Smugglers caught with 596 outdated processors in the engine block – thanks to Donald Trump they are worth millions

A 51-year-old man tried to smuggle 596 PC processors to China in a car body. Although they appear to date from 2017, they are worth a surprising amount there. This is due to a decision made by Donald Trump.

When people in Germany think of smuggling, they usually think of drugs, cigarettes or counterfeit products. A 51-year-old man was caught at the Chinese border with a very different kind of hot commodity: he was trying to smuggle computer processors from Hong Kong.

This was reported by the Hong Kong Customs Authority. The special administrative region is officially part of the country’s territory, but still has a border with China. The businessman who has now been arrested wanted to leave the region in the direction of the nearby Chinese metropolis of Shenzhen. For reasons not specified, however, the customs officials decided to X-ray the man’s Mercedes Benz. And discovered the computer chips hidden in the gaps.

Old chips at extortionate prices

The man had hidden a total of 596 Intel Xeon series processors in the gaps between the car’s bodywork, spread across 149 plastic packages. According to customs officials, the contraband was worth a total of just under 12 million Hong Kong dollars, which is equivalent to around 1.4 million euros. A single processor is therefore valued at just under 2,350 euros.

This is particularly notable because the processors are apparently quite old: According to Heise, they must be Xeon chips from the Skylake generation – and that was released in 2017. These chips are slow power guzzlers by today’s standards, so their use is not very efficient. Above all, they can be purchased in Germany for prices between 100 and 200 euros – a fraction of the value stated by customs.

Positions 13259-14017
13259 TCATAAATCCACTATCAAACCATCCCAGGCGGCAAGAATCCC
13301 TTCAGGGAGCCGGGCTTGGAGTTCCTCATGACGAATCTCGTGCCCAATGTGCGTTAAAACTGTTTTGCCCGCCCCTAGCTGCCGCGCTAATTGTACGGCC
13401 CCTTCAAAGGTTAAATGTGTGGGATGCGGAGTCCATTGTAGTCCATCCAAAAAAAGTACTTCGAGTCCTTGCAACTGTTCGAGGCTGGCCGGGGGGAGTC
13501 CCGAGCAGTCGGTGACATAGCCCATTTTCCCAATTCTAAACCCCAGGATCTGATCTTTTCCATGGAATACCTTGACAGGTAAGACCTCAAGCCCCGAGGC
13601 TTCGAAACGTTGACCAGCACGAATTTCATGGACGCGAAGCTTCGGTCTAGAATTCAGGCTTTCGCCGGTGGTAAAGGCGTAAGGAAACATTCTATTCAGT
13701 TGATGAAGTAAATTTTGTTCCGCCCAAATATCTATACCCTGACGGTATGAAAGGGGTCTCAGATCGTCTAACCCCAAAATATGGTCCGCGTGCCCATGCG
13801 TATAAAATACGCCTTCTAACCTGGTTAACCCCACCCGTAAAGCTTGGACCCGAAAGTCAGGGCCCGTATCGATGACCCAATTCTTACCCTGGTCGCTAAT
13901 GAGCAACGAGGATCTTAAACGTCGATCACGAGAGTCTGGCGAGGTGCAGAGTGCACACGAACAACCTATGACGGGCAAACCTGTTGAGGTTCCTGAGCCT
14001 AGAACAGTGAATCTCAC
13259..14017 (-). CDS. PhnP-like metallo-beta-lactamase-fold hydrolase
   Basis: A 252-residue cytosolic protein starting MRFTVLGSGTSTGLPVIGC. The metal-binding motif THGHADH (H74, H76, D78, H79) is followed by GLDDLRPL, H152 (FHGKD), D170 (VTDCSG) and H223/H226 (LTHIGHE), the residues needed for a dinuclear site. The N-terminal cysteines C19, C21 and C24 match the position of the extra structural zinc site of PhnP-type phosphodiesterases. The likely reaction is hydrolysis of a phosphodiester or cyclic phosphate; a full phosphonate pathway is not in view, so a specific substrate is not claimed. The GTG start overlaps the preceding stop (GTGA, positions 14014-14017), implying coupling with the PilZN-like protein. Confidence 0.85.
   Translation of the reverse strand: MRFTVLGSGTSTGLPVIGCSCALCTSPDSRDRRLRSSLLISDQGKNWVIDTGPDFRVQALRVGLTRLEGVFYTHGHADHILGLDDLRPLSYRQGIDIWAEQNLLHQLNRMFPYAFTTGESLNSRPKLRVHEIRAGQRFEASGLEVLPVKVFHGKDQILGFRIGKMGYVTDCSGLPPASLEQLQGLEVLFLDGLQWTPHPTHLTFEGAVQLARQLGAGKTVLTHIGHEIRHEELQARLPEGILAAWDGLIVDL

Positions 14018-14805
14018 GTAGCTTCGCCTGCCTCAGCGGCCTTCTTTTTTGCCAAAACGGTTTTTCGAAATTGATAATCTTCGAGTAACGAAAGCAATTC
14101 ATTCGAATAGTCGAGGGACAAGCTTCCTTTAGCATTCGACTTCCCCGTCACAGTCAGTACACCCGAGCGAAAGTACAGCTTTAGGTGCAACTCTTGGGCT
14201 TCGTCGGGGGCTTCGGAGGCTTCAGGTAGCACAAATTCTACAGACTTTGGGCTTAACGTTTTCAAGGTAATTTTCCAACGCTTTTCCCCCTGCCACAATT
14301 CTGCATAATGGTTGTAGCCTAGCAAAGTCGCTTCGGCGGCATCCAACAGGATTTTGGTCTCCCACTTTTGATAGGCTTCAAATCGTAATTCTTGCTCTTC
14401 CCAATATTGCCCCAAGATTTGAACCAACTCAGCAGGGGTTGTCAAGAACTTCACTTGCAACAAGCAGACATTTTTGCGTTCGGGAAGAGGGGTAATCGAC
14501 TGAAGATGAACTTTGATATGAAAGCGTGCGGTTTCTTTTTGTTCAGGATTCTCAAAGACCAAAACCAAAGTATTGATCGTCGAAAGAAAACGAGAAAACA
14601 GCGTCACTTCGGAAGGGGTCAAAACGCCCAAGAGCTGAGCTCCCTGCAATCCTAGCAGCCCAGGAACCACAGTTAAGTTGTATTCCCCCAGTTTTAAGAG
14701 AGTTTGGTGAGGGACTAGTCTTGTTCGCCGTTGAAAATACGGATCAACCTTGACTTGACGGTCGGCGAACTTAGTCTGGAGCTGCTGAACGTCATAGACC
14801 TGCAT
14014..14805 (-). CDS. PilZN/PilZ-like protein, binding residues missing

Trump’s chip ban is still in effect

So why should anyone buy these chips, let alone smuggle them? The answer lies in a momentous decision by the US government under Donald Trump. In 2020, the government decided to significantly restrict Chinese access to US chips. Chinese companies were only allowed to import and install chips from US manufacturers such as Intel with special permission.

The most prominent victim of this policy was Huawei. At the time of the ban, the manufacturer was just getting ready to replace Samsung as the largest smartphone manufacturer in the world. Despite massive panic buying before the ban came into effect, Huawei was ultimately never able to recover from the heavy blow. Although the company is still one of the largest in China, its smartphones are virtually irrelevant in Europe.

But the USA’s more important goal is something else: to slow down China’s efforts to build gigantic server and data centers. The USA fears that these could be used to train artificial intelligence or calculate military simulations. The ban was also maintained by Trump’s successor Joe Biden. There is a large market for the smuggled chips in China, and individual smugglers are repeatedly caught with large quantities.

Investigations into processor smuggling not yet completed

Whether the Intel processors discovered were actually intended for this purpose is now the subject of investigations. Customs officials say they are trying to determine the destination of the chips and any possible partners of the smuggler. This could result in severe penalties: Hong Kong also provides for prison sentences for exporting undeclared goods.

Sources: Hong Kong Customs Authority, South China Morning Post, Heise